Wow, great responses. Thanks to everyone who replied! Sorry it took me all day to get to writing this response -- a series of meetings got in the way.
I'm going to go through and answer questions people asked in one lump rather than replying individually over and over.
Kate Deibel asked a couple of questions:
> 1. Are there benefits or advancement differences between a librarian and technical position at your institution?
You're speaking of things like Librarian I, II and III, effectively a sort of promotion within your existing job? We don't have defined advancement tracks for librarians or technicians. I think we probably should, but those were eliminated some time in the '90s, for reasons that are unclear to me. I should also note that librarians are not eligible for tenure at UND. Thus, if you want job advancement, you have to take a new job.
As for benefits, they're generally pretty good and the same for both tracks. The institution covers 100% of medical insurance premiums (except dental and vision, which are add-ons), a generous retirement plan through TIAA-CREF, UND matching contributions to retirement up to 15% of your salary, 3 free classes per year for employees, half-price tuition for immediate family members. Probably some other stuff I'm forgetting.
At the same time, our HR department has a track record of consistently lowballing the salaries for, well, everything. I mean yeah, the cost of living is low in Grand Forks compared to major urban centers. But the city is small, remote, cold, and flat. Very few people have "move to Grand Forks, North Dakota" on their bucket list. Low salaries plus undesirable location = difficult recruitment. No amount of good benefits is going to fix that when most people look at the salary and the location and immediately decide not to apply.
The last time we advertised this job, we got five applicants. Two were totally unqualified, two washed out during interviews, and the last one took a job elsewhere. So we ran a new search and got four applicants. Two were unqualified. The other two were reasonable candidates, and one took the job -- but is moving on to warmer pastures a year and a half later.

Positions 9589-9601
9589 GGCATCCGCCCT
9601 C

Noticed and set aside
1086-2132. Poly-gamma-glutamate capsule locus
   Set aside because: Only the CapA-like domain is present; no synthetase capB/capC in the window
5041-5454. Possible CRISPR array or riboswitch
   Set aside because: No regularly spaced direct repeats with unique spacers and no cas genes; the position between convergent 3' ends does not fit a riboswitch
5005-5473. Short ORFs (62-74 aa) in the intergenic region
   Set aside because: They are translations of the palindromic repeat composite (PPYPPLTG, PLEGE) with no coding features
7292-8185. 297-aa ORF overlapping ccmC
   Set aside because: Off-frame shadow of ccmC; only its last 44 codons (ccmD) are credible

Recruiting for general tech positions isn't any easier. I was on a search committee for a general, ground level tech support person. The search failed four times running before we finally got someone who took the job on the fifth search.
> 2. Is the MLIS requirement strict or do you consider also equivalence such as experience plus technical degrees?
To date, the requirement has been strict: you must have a Master's degree from an ALA-accredited program.
At least we got rid of the phrasing about "MLS" -- in past we had failed recruitments because HR threw out qualified candidates whose degree acronym didn't match the one in the job advert. We in library land know that library schools have adopted at least nine different acronyms for their degrees, but the HR department didn't.
Eric Phetteplace asked:
> ... how much of a learning curve [are you] willing to accept?
It's hard to say. Chances are good that no matter who we hire they'll have a learning curve to climb; it's just a matter of which one. Last time, we got a good hire who had two years' experience with Alma, but knew little to nothing about Linux, EZ Proxy, PHP, APIs and so on. So they were great at the Alma stuff, but required a whole lot of training for the other bits. If we take the library degree requirement off, we may well reverse that, winding up with a good techy who has no familiarity with Alma.
Jingjing Wu commented:
> I wonder how many people with technology backgrounds but no
> library experience will apply for a "Systems Librarian" position.
If we removed the library degree requirement, then we would naturally change the title as well. Probably to "Systems Administrator" or similar.
I've found everyone's feedback very useful. I'm going to discuss it with my boss -- it's her decision, ultimately. And there may be other factors, like the HR department's procedures. I doubt the HR department would let us post a job with two different titles depending on which qualifications were possessed by the successful candidate, for instance. We can ask. But I have this sneaking suspicion that there's a Holy Chart Of Job Titles Into Which All Candidates Will Fit.
Thank you all very much!